Melbourne man charged with possessing child abuse material

 

This is a joint media release between the Australian Federal Police and Victoria Police.

Victoria Joint Anti Child Exploitation Team (VIC JACET) investigators have charged a 33-year-old Melbourne man with allegedly possessing child abuse material.

The National Centre for Missing and Exploited Children based in the US provided reports outlining alleged transmissions of child abuse material online to the Australian Centre to Counter Child Exploitation for triaging and referral.

An investigation commenced once the matter was referred to VIC JACET, comprising of members from the Australian Federal Police (AFP) and Victoria Police.

On Tuesday (11 February 2020), VIC JACET investigators executed a search warrant at a residence in Greenvale, Victoria. Police seized a mobile device allegedly containing child abuse material.

A 33-year-old man was arrested and charged with possessing or controlling child abuse material obtained or accessed using a carriage service, contrary to section 474.22A of the Criminal Code Act 1995 (Cth).

The man was bailed to appear before Melbourne Magistrates Court today (Friday, 14 February 2020).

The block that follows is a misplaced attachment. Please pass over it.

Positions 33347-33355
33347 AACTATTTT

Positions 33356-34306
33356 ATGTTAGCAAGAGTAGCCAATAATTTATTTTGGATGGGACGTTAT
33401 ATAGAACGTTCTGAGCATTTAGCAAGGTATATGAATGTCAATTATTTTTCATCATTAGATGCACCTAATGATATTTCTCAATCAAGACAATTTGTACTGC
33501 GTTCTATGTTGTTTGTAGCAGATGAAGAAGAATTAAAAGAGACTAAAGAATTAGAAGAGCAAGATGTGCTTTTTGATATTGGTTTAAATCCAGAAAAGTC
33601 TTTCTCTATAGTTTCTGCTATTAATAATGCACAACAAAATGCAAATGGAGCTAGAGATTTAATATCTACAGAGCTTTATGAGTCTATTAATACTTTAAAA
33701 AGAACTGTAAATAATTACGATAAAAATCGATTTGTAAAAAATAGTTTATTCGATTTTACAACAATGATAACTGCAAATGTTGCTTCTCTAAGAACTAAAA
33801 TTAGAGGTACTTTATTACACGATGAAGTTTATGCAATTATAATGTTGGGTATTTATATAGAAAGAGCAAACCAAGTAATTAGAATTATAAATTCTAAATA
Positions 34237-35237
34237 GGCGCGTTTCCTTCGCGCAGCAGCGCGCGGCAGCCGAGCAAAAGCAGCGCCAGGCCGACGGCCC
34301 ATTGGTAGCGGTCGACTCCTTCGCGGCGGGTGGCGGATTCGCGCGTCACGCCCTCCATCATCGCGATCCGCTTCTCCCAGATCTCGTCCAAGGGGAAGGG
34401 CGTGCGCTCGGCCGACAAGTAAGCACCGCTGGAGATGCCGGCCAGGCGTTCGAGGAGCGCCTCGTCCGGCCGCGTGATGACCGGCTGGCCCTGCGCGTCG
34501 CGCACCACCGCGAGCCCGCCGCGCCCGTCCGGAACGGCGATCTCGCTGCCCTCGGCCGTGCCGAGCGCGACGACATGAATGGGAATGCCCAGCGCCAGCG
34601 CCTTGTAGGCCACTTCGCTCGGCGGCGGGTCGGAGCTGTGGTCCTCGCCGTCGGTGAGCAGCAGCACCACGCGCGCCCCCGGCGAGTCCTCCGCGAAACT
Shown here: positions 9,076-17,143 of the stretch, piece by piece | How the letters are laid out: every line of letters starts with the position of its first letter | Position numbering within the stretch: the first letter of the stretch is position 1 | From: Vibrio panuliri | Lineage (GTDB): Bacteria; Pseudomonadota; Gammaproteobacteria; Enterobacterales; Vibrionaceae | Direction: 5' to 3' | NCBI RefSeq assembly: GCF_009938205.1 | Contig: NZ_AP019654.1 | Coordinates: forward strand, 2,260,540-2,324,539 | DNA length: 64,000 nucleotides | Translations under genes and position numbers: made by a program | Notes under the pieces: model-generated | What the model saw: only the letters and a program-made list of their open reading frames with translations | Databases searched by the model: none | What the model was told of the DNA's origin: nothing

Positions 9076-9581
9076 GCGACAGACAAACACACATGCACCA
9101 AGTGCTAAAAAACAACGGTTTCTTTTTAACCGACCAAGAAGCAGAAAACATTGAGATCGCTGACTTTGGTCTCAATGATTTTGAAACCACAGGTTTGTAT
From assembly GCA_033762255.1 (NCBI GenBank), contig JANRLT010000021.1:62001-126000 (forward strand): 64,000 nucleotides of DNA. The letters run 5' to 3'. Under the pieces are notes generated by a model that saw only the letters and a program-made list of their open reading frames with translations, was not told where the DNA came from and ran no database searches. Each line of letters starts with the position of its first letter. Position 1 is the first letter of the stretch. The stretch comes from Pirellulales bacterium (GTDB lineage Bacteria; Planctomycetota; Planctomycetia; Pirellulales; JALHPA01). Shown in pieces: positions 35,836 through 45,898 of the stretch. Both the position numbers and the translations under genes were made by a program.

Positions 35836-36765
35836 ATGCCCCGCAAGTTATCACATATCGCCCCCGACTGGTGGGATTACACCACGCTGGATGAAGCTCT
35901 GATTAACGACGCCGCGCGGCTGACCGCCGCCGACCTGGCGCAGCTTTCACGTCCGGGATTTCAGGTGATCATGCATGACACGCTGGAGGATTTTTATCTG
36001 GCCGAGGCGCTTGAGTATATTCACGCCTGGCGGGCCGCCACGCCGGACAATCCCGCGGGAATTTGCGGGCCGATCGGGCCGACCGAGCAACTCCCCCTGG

AFP Detective Superintendent Jayne Crossling said reports into online child abuse from the National Centre for Missing and Exploited Children provide a key avenue for law enforcement to identify offenders targeting the most vulnerable group in our society. 

“The sharing of information and resources through the Joint Anti Child Exploitation Teams is crucial to combatting this horrible crime type and working towards a common goal - preventing the exploitation of children,” Det. Supt. Crossling said.

Members of the public who have any information about people involved in the possession or sharing of child exploitation material are urged to call Crime Stoppers on 1800 333 000.

You can also make a report online by alerting the Australian Centre to Counter Child Exploitation via the Report Abuse button at www.accce.gov.au/report.

Note to Media:

CHILD ABUSE MATERIAL, NOT ‘CHILD PORNOGRAPHY’

Use of the phrase ‘child pornography’ actually benefits child sex abusers:

It indicates legitimacy and compliance on the part of the victim, and therefore legality on the part of the abuser;

It conjures up images of children posing in ‘provocative’ positions, rather than suffering horrific abuse.

Every photograph captures an actual situation where a child has been abused.  This is not pornography.

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The Australian Centre to Counter Child Exploitation

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